Equal pension is no favour to soldiers
Anil Kaul says the government needs to change its attitude towards the armed forces
VETERANS, MY friend, have to choose between being forgotten, mocked or used. As for being understood: never.”
Albert Camus’ words are ringing true in case of Indian army veterans, who are threatening to intensify their four-year-old agitation unless the government accepts their demand for one rank one pension (OROP) by 15 August.
One rank one pension implies uniform pension for army personnel retiring in the same rank with the same length of service irrespective of their date of retirement, and mandates that any future enhancement in the rates of pension be automatically passed on to past pensioners. The demand was raised way back in 1981 and still remains unresolved. The six-member committee under Cabinet Secretary Ajit Seth that has been looking into it, has been asked by the government to finalise its recommendations and submit a report to Prime Minister Manmohan Singh by 8 August. The PM is likely to announce some welfare measures for defence veterans including ‘one-rank-one-pension’ on 15 August. It has already been discussed in detail by a Rajya Sabha Petition Committee headed by Bhagat Singh Koshiyari. Given below are some examples how the recommendations of the Koshiyari committee negate the very spirit of pension laid down by the Supreme Court — that it is not pay but payment for services rendered — and parity in its allotment.
1. “The pre 1 Jan 2006 retirees get the same pension as the post 1 Jan 2006 retirees by matching the three factors that govern the pensions of ex-servicemen i.e. the rank, the length of service and the trade (in case of all ranks below officer ranks only). After this is affected, any future increases be automatically applied to old pensioners. The family, disabilities and dependents’ pensions be included for the purpose of this definition. This, however, does not mean the grant of pensionary benefits such as DCRG and additional value of commutation pension.”
This definition, by no stretch of imagination, includes annual increments in pensions as is given to serving soldiers.
2. Notwithstanding the Rajya Sabha Committee Report that was presented on 19 December 2011, in 2013, a post 2006 retiree Brigadier (equivalent to a deputy secretary) will get more pension than a post 2006 retiree Major General (equivalent to a joint secretary). The protection clause for the Major Generals would have to be applied or Military Service Pay will have to be extended to Major Generals. This is the mess created by the government in the 6th Central Pay Commission. Now compare this with pre 2006 retirees. The pension of a post 2012 retiree Colonel (equivalent to a director), on both time scale and selection grade is Rs 35,841, whereas a pre 2006 retiree Major General’s pension is Rs 26,700. You cannot have three rank juniors getting more pension than the seniors. OROP is being demanded for army personnel because it is a rank-based hierarchy, whose terms and conditions are different from other professions. As such armymen under the same rank and with same years of service should get the same pension irrespective of their dates of retirement and should continue to get it in perpetuity. But in their desperation to fool the unwary veterans, the bureaucrats have added the point of annual increment in pension as per the serving soldiers to the award of OROP. But ex-servicemen (ESM) don’t want annual increment in pensions. A serving soldier gets annual increment for a year’s service, how can a pensioner claim the same for his retired service? OROP, as per the definition given, means full parity with the latest rates of pension for past pensioners. Once granted there are no increments till a revision by a CPC.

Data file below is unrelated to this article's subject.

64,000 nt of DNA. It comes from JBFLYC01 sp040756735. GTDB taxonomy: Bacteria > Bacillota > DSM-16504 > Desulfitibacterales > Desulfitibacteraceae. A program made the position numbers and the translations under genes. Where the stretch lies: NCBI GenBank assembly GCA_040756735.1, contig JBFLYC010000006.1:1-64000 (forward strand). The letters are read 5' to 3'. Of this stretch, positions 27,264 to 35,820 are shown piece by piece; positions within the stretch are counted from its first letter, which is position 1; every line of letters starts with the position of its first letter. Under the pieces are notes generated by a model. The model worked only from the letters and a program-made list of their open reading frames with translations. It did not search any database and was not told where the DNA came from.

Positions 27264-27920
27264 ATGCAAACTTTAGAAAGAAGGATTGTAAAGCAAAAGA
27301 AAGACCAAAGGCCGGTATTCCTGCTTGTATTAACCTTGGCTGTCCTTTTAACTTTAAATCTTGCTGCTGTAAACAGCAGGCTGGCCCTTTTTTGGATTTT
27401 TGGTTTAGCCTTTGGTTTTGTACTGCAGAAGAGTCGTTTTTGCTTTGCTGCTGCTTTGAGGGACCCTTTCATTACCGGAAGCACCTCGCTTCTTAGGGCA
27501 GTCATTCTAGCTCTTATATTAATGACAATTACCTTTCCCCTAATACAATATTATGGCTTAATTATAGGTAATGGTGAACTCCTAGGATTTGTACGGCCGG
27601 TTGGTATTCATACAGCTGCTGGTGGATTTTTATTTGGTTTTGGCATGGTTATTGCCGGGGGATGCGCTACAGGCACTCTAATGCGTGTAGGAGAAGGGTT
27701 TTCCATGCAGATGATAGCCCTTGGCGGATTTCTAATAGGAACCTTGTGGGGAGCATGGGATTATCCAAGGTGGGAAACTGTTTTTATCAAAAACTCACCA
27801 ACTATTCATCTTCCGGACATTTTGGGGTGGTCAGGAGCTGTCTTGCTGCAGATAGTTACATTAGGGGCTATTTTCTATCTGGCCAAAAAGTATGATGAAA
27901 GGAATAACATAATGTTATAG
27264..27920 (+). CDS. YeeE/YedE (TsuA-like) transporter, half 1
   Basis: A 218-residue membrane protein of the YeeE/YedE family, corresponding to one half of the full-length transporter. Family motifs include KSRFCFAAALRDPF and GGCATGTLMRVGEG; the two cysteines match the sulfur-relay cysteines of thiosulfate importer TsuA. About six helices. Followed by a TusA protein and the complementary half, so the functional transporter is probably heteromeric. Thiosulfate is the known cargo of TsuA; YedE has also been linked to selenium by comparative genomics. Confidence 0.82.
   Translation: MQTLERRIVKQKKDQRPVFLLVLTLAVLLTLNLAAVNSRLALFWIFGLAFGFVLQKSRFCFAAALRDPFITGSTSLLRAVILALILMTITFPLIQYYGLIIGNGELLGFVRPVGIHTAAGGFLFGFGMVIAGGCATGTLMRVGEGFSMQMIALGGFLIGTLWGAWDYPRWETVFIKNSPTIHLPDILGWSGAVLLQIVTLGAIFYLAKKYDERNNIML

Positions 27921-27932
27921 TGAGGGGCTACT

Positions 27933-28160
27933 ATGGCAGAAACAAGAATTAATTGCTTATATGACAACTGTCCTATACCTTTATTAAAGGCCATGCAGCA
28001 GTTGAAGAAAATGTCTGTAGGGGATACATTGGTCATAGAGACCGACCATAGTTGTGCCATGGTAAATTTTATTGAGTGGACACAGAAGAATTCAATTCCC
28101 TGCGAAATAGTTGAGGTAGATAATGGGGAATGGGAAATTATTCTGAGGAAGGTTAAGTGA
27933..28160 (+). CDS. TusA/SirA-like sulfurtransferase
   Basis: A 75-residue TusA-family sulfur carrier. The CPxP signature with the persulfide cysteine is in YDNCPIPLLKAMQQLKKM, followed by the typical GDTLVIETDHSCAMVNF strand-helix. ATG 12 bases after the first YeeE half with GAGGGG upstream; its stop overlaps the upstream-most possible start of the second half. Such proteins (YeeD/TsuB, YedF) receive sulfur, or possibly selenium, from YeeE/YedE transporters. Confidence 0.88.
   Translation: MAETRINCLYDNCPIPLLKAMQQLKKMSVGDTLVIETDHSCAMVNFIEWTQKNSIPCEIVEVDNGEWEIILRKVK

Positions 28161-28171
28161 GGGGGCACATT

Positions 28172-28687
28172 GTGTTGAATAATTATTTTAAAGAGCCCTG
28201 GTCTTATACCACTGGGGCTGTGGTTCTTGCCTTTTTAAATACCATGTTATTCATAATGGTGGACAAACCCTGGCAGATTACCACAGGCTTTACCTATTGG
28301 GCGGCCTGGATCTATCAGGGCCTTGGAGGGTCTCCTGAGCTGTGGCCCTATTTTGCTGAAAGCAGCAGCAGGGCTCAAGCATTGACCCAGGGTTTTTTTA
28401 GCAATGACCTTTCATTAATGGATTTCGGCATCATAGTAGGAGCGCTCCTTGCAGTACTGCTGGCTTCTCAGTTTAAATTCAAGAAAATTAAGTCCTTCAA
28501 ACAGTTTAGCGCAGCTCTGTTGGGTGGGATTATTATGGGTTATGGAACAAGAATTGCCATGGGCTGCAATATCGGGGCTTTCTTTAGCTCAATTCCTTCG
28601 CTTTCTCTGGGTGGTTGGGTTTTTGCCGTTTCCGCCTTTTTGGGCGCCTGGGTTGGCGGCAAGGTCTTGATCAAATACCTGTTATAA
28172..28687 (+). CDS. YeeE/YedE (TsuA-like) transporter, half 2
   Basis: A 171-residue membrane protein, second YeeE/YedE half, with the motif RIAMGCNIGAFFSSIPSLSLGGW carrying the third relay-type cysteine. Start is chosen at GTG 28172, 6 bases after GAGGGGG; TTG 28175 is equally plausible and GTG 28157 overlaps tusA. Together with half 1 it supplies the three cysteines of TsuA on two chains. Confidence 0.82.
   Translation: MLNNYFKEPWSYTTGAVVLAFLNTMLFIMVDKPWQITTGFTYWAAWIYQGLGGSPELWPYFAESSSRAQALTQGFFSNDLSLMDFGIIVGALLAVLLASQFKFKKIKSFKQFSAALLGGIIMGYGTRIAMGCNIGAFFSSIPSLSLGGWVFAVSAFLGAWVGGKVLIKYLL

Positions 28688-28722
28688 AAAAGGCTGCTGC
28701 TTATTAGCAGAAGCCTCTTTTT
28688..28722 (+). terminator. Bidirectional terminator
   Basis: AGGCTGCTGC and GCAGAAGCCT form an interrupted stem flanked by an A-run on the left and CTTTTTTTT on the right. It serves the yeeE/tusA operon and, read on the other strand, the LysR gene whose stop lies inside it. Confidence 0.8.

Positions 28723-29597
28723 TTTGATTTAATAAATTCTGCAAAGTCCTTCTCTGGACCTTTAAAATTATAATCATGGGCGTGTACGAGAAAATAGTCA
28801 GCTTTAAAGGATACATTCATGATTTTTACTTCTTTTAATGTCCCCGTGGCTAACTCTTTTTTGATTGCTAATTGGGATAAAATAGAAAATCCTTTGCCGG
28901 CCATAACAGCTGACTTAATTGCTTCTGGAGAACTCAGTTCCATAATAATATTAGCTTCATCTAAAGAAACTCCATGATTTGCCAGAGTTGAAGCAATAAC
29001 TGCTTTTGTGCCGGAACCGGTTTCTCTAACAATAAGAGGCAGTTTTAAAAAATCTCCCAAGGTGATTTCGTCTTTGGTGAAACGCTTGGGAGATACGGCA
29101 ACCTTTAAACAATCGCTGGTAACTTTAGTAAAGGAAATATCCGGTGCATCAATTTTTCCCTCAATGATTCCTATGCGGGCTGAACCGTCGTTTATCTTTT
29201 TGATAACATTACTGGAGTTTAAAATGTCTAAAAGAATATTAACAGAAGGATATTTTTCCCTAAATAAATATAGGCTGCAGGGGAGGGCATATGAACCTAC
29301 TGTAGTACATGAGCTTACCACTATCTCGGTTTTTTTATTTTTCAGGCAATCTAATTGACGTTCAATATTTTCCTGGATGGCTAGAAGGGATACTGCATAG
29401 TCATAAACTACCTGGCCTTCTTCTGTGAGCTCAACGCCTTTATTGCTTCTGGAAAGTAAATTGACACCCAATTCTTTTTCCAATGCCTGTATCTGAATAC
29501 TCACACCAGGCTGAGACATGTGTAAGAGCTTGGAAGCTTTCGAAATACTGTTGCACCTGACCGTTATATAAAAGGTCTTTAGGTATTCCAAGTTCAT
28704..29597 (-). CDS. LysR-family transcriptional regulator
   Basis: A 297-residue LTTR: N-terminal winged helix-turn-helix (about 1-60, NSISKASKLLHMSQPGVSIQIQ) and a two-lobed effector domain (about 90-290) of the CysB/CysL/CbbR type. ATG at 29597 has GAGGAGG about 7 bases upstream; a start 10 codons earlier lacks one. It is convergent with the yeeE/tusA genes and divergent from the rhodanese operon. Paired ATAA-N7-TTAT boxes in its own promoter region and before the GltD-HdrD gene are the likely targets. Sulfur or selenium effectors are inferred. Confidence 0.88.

3. Successive governments in the past have claimed that OROP was untenable and meeting it would cost a bomb. The anomaly was created by the 5th and 6th Pay Commissions. The Congress had promised OROP in its poll manifesto in 2004. However, the UPA government rejected the OROP demand in December 2008, after which ex-servicemen returned their gallantry medals to the President. Following protracted protests, a committee was set up under Cabinet Secretary KM Chandrasekhar to review the OROP issues. On the panel’s suggestion, the Centre has now agreed to substantially hike the pension of JCOs and other ranks. The pension of such personnel who retired before 10 October, 1997 will be brought at par with the pension of those retired after that date. The pension of those who retired before 1 January, 2006 — including the 1997 group — will be substantially hiked to come close to those who retired after the cut-off date of 1 January, 2006. This is not OROP but near parity.
Soldiers rightfully deserve better than this after the sacrifices they make. The government needs to address this trust deficit in all earnest. Half-hearted measures won’t help.
Kaul, a retired officer, is the author of Better Dead Than Disabled. The views expressed here are personal.